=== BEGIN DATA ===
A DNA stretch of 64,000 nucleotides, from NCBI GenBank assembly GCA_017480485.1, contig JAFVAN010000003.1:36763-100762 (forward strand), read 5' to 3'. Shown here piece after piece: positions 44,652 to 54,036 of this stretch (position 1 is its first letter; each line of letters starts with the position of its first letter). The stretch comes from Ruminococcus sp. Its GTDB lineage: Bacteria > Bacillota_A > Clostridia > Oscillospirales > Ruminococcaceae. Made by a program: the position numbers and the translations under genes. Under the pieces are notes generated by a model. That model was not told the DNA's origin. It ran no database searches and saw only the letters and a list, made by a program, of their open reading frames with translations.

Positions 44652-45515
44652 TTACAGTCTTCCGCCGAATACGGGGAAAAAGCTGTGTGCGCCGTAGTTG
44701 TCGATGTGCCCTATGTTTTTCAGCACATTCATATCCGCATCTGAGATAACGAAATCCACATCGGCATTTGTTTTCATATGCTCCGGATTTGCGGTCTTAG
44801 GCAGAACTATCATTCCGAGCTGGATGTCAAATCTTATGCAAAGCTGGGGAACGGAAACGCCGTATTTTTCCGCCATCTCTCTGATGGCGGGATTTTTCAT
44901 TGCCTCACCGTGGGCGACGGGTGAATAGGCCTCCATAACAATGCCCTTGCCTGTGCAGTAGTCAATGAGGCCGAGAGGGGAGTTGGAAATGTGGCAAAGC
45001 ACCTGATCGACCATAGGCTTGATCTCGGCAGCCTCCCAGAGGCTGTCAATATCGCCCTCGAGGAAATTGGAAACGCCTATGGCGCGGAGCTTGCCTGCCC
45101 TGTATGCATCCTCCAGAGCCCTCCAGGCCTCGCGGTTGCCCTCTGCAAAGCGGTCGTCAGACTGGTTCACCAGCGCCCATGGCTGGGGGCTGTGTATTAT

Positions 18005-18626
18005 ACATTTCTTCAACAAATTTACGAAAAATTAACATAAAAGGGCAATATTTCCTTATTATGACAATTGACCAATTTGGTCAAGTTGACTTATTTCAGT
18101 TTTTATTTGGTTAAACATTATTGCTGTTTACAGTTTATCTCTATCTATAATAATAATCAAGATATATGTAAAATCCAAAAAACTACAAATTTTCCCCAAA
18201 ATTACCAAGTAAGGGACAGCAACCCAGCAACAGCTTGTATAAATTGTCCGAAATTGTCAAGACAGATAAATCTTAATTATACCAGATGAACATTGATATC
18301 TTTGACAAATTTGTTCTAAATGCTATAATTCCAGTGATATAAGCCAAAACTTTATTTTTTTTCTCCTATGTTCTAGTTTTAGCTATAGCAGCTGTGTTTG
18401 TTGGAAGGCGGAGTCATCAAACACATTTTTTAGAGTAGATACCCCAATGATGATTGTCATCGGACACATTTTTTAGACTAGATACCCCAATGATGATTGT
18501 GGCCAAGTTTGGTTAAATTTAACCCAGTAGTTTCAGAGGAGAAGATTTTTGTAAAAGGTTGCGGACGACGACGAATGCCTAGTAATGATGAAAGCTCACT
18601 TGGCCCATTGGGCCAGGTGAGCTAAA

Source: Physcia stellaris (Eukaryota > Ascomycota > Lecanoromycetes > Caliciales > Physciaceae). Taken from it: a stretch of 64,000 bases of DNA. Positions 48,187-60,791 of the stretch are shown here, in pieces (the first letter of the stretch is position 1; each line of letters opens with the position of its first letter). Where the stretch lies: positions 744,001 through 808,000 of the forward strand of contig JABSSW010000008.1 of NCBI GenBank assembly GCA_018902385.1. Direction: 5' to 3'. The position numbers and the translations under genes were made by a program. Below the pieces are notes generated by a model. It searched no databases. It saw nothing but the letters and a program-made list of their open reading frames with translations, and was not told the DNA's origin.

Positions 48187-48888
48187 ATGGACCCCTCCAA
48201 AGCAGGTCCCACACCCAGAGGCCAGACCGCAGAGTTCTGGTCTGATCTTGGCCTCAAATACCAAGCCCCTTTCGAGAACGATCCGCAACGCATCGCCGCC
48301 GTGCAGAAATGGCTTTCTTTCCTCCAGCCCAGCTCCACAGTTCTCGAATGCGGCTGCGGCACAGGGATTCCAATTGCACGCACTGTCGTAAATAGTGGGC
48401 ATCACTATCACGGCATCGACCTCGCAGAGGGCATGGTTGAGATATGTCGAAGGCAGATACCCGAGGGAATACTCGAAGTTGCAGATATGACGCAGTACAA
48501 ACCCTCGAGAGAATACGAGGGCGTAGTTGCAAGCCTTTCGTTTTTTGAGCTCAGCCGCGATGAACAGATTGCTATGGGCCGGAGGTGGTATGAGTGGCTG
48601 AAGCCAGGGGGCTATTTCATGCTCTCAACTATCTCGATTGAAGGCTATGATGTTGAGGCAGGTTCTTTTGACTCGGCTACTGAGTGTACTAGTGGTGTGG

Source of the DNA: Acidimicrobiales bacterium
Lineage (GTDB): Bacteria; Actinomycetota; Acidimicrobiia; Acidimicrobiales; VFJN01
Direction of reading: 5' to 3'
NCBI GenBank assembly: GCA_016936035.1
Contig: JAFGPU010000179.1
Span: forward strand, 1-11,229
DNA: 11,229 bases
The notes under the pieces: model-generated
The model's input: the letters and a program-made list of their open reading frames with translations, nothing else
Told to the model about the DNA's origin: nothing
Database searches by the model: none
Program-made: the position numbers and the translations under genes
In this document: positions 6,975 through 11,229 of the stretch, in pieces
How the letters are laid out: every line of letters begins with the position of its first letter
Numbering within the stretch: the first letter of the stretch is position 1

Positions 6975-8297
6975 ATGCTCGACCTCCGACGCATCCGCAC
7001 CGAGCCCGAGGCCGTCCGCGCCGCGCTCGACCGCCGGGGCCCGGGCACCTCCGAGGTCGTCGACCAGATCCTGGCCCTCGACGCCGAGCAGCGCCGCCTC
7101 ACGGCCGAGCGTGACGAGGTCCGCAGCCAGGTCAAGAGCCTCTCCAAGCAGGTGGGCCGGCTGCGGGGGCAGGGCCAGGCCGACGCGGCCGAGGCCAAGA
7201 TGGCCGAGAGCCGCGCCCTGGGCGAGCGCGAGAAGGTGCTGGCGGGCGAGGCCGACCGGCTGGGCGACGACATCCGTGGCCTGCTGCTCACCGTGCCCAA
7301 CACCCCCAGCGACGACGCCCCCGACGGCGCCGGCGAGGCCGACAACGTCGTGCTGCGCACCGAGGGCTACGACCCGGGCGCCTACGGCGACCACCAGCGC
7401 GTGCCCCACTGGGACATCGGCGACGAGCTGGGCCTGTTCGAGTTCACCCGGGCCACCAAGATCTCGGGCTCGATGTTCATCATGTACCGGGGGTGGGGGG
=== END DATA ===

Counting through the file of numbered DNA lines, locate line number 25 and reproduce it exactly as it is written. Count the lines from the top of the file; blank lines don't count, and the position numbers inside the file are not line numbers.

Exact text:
Source of the DNA: Acidimicrobiales bacterium